As I joined the hordes of weary, would-be-buyers at yet another Saturday morning house-viewing, it occurred to me that Dante forgot a Circle of Hell during his descent into the Inferno – the Hell of House Hunting.
A first-time buyer, I was completely unprepared for the frenzied, frustrating, panic-filled experience that trying to find a new home in Dublin has turned out to be.
For years, I've binged on episodes of TV shows such as Location, Location, Location and lapped up series such as Homes Under The Hammer, Beat My Build and Selling Houses With Amanda Lamb. I felt I'd learned all I needed to know about managing expectations, seeing through décor and the canny bidding involved in the viewing process. Foolishly, I believed the experience might be fun.
How wrong I was – it's a house-hunting Hunger Games out there.
Last month alone, prices in Dublin rose by 3.1pc, almost double the national increase and, according to new statistics from the CSO, they've gone up by 18pc since last year.
Demand has rocketed but supply is at an all-time low. The recent quarterly report from Daft.ie reveals that there are fewer than 800 properties coming on to the Dublin market each month and less than 2,300 homes listed for sale – the lowest since June 2006.
"In a city of roughly half a million households, this translates to just 2pc for sale," says Daft.ie economist Ronan Lyons. "A healthy market would see at least three times that number coming to the market each year, and perhaps as much as six times."
At the same time, there are more people looking. The numbers attending house viewings are up 84pc, while the Housing Market Monitor reports almost a 30pc increase in mortgage approvals with 74pc of potential buyers wanting to own their own home by the end of the year – my husband and I included.
When we first started casually browsing property websites last year, there seemed so many potential homes to suit our budget. But our mortgage process took longer than expected – due to vast rainforests of paperwork filed because of my self-employed status, my husband's property ownership in the North and both of us having money in accounts on both sides of the border. By the time our affairs were in order and our asses in gear, prices had begun to creep disconcertingly upwards.
Over the past three or four months, we've viewed around 20 properties. I've lost count of how many times I've hissed 'there was one just like this on the market last year for 40 grand less' at my glum-faced husband as we plod round a viewing, or glared with ill-disguised loathing at the cash buyer/trading down older couples we come up against.
Houses that we had discounted a few months ago as 'too small', 'too far out' or 'would need a lot of work' now seem appealing but, alas, too late. Properties that we had seen listed on websites at €295,000 mere weeks ago have vanished, only to reappear at €350,000.
We saw a two-bed, end-of-terrace house in Ballinteer on at €320,000, only to learn days later that the most recent bid was €387,000.
Increasingly, we're not even getting through the door to view prospective properties.
A typical phone call last week went like this.
Estate agent: "Hi, you'd emailed about viewing the two-bed apartment in Rathmines."
Me: (wracking brain to recall which of the 25 emails she's referring to) "Yes, what was it on at again?"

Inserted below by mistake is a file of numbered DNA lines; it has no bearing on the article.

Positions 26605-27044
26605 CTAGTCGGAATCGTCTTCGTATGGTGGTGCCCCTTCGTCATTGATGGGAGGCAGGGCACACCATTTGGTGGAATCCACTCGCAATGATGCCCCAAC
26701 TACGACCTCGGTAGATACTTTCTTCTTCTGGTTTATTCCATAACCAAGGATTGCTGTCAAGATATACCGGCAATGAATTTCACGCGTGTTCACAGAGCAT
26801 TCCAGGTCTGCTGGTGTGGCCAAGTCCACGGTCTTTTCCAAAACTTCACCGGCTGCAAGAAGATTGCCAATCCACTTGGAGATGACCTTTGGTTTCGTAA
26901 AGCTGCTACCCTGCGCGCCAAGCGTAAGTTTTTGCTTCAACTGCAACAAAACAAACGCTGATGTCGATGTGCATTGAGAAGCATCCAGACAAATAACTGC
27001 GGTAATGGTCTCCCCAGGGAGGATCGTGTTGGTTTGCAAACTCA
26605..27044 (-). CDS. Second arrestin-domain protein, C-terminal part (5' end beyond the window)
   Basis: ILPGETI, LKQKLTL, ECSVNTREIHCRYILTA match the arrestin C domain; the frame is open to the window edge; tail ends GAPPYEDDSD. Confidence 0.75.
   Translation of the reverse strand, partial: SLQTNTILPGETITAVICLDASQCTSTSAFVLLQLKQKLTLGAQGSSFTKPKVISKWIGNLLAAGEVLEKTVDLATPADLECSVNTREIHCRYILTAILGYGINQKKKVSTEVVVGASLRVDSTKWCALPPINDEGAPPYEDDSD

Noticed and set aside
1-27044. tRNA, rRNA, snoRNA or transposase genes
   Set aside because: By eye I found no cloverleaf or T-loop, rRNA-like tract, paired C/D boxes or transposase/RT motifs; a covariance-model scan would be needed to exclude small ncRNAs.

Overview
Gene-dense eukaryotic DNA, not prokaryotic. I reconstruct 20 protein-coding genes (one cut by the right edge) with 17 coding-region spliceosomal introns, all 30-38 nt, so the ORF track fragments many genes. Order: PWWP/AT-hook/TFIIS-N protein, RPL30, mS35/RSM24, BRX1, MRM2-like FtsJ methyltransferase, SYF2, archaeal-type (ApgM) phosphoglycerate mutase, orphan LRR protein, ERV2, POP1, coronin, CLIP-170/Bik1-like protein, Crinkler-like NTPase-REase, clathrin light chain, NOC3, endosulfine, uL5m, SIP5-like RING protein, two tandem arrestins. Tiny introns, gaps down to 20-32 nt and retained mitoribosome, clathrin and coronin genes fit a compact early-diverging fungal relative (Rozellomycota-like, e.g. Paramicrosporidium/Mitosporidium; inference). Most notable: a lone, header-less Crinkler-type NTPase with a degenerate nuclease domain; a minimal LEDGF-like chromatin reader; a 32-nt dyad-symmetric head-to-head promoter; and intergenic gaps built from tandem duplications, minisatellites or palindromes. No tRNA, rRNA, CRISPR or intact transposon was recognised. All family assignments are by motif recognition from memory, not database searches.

Estate agent: "It's on at €335,000, but we have an offer at €380."
Me: "Ah. Well I'll leave the viewing then so."
For the past five weeks (it feels longer), we've been bidding on a three-bed property in Dublin 3 – so far we're 50k above the asking price and still in contention with two other bidders.
It's not even that we're being particularly picky. Yes, we are looking in some 'hotspots' such as D6 and D14 and, like 45pc of Dublin househunters, we're keen on a two/three-bed home.
We've taken on board what An Bord Pleanala chair Dr Mary Kelly said last week, and accepted a three-bed semi might be a pipe-dream. We're looking at flats, duplexes ... at this point, I'd consider a well-appointed yurt.
Our epic list of 'must haves' has been whittled away to the size of a postage stamp. We've halved the amount of floor space we'd hoped for and, thanks to help from family, added a sizable chunk to what we're willing to pay – but we're still drawing a blank.
All the time there's the ticking time bomb of knowing that mortgage approval will last a finite amount of time (between three and six months depending on provider) and the fear that prices will continue to rise.
A recent survey by Ignite Research revealed that two out of five people currently looking to buy a home feared that if they didn't do it now, they'd never get on the ladder.
Most of those searching in Dublin expect prices to go up another 20pc in the next five years. The result is the sweaty, blood-pressure raising, panic buying we're seeing on the Dublin property market that is unlike I've anything I've ever encountered – and that includes last-minute Christmas shopping.
Making a dispiriting process even less fun is that house prices and numbers of house hunters aren't the only things on the rise.
Like most first-time buyers (79pc), we're living in rented accommodation and like two fifths of those renting, we've seen our rent rise in the past six months – we're paying an extra €100 a month.
On one hand, we're being squeezed financially to move out of our accommodation. But, with limited options on where to go and prices rising beyond our means, it's hard to know what else to do.
Sadly, like many Dublin house-hunters out there, it feels the only brick wall I'm fully in possession of at the moment is the metaphorical one I'm banging my head off.